(WHTM) — Fall is almost here and that means chillier weather, leaves changing, nights getting longer, and football season. It also means another thing: that pumpkin spice has made its grand return.
But is pumpkin spice actually made of pumpkin? Well, you may be surprised that there is no pumpkin in the pumpkin spice flavor.
According to Food and Wine, pumpkin spice is the seasoning that can flavor pumpkin pie. This seasoning blend usually consists of cinnamon, nutmeg, ginger, allspice, and cloves.
This spice blend has been around for a very long time. Food and Wine says the spice can be traced back to the 1930s when Thompson & Taylor Spice Co. and McCormick & Company came out with pumpkin pie spice. Instead of buying five or six different spices, bakers could buy these premixed blends.
Today, McCormick’s blend includes four spices: cinnamon, ginger, nutmeg, and allspice, plus sulfating agents, according to Food and Wine.
Allrecipes.com says that pumpkin spice really came into prominence with the Pumpkin Spice Latte created by Starbucks. The seasonal drink made its debut in 100 stores in 2003 and was then given to all stores the next year.
Nowadays, we see everything come out with pumpkin spice, from cookies to trash bags and everything in between. Allrecipes believes that pumpkin spice is loved by many due to its smell and because it is nostalgic.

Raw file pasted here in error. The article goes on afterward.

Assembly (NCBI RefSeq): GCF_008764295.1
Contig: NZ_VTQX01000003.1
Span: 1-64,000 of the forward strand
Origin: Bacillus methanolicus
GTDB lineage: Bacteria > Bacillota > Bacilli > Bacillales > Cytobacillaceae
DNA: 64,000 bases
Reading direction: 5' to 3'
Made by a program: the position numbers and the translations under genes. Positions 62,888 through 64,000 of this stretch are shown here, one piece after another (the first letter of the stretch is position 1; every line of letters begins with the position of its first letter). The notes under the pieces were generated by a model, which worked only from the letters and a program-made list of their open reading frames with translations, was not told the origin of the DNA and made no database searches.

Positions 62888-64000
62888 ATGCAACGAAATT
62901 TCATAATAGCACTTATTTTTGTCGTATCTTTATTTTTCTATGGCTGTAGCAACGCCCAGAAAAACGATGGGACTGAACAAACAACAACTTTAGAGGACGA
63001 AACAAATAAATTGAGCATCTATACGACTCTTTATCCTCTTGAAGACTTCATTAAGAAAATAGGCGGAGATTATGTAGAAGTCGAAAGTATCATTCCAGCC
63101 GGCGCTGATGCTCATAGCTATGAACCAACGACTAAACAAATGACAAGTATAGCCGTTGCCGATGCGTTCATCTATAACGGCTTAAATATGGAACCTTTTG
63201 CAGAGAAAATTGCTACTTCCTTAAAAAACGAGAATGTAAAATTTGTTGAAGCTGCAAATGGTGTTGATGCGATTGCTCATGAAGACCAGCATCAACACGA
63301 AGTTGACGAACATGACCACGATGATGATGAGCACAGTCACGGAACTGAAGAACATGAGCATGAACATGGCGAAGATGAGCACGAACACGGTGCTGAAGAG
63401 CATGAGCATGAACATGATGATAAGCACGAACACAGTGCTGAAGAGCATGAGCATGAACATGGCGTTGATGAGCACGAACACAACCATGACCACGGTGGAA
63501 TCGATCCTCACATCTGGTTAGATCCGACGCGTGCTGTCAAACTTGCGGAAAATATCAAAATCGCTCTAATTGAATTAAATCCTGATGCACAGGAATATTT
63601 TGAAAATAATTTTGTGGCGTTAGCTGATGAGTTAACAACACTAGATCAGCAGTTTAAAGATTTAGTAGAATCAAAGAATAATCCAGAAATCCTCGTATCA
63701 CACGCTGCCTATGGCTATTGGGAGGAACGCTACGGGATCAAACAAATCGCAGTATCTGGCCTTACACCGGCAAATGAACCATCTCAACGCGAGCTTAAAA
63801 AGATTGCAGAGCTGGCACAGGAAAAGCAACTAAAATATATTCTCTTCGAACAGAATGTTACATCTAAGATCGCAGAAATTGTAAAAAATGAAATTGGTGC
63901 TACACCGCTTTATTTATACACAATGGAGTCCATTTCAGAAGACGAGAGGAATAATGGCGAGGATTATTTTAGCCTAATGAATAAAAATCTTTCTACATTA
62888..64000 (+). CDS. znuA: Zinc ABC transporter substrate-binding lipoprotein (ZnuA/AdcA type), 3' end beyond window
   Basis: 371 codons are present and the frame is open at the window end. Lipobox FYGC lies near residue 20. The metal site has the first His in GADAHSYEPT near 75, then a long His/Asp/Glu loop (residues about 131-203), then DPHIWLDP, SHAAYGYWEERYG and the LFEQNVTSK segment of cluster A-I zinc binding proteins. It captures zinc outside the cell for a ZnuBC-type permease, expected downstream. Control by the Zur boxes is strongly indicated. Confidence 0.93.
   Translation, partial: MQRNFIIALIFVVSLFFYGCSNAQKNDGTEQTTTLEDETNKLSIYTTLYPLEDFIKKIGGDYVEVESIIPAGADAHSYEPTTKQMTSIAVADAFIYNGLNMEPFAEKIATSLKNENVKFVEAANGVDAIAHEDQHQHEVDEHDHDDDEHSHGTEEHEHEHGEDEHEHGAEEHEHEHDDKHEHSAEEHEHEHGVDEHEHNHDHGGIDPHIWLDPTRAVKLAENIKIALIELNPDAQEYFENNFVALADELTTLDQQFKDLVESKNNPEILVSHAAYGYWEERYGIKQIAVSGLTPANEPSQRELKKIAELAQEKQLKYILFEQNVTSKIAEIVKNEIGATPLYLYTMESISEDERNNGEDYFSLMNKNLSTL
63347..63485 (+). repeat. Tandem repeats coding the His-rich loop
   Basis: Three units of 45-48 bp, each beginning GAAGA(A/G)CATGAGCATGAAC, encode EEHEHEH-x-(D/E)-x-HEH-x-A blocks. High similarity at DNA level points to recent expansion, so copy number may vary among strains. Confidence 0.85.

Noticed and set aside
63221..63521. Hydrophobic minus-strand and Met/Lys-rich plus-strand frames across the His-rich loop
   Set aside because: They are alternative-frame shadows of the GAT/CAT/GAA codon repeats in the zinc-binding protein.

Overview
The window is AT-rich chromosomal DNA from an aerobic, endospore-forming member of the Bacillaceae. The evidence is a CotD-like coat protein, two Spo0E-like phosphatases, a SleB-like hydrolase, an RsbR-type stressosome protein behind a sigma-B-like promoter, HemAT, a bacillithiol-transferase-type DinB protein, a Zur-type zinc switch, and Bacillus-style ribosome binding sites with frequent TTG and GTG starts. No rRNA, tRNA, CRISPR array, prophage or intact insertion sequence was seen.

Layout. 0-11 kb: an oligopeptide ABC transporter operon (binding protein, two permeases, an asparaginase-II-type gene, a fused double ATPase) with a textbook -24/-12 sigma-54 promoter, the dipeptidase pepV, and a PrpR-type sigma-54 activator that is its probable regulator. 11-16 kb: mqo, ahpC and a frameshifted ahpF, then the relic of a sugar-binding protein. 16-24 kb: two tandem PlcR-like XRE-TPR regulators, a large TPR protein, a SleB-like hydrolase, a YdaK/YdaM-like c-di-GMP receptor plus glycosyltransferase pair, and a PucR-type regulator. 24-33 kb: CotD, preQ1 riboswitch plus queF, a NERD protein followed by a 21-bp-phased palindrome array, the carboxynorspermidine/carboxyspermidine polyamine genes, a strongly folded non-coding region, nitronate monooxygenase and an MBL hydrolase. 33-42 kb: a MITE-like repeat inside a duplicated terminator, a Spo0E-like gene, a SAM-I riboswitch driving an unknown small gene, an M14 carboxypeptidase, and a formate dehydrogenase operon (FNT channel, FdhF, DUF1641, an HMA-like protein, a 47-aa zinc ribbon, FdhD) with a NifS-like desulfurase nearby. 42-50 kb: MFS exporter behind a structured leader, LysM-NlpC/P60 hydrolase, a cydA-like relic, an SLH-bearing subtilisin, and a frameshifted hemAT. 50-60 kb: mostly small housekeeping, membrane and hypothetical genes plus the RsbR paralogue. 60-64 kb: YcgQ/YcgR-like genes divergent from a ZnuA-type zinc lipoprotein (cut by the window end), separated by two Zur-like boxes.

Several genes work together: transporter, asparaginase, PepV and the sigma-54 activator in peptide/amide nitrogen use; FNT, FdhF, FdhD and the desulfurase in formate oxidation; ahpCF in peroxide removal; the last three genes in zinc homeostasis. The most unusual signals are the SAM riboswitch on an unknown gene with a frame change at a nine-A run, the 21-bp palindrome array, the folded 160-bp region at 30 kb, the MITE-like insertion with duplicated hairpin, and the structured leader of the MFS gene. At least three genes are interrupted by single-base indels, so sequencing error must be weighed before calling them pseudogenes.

Our love for the smell hasn’t gone unnoticed by marketers, either.
Dr. J.P. Shand, a psychiatrist at WellSpan Ephrata Community Hospital, tells Nexstar’s WHTM that there is a strong link we develop in our brains between our senses like taste and experiences we have at the same time.
This is the way that we associate our environment to our memories,” he says. “And when we have the opportunity to have a really potent flavor scent introduced to us, we can exhibit all of these memories and feelings associated with that. And people love fall.”
And, because it’s only available for a limited time (though as you’ve seen, you could make a pumpkin spice blend at home), the value of the fall flavor does increase.
So next time you eat that pumpkin spice cookie or drink that latte, you can thank those who made the famous blend way back in the 1930s.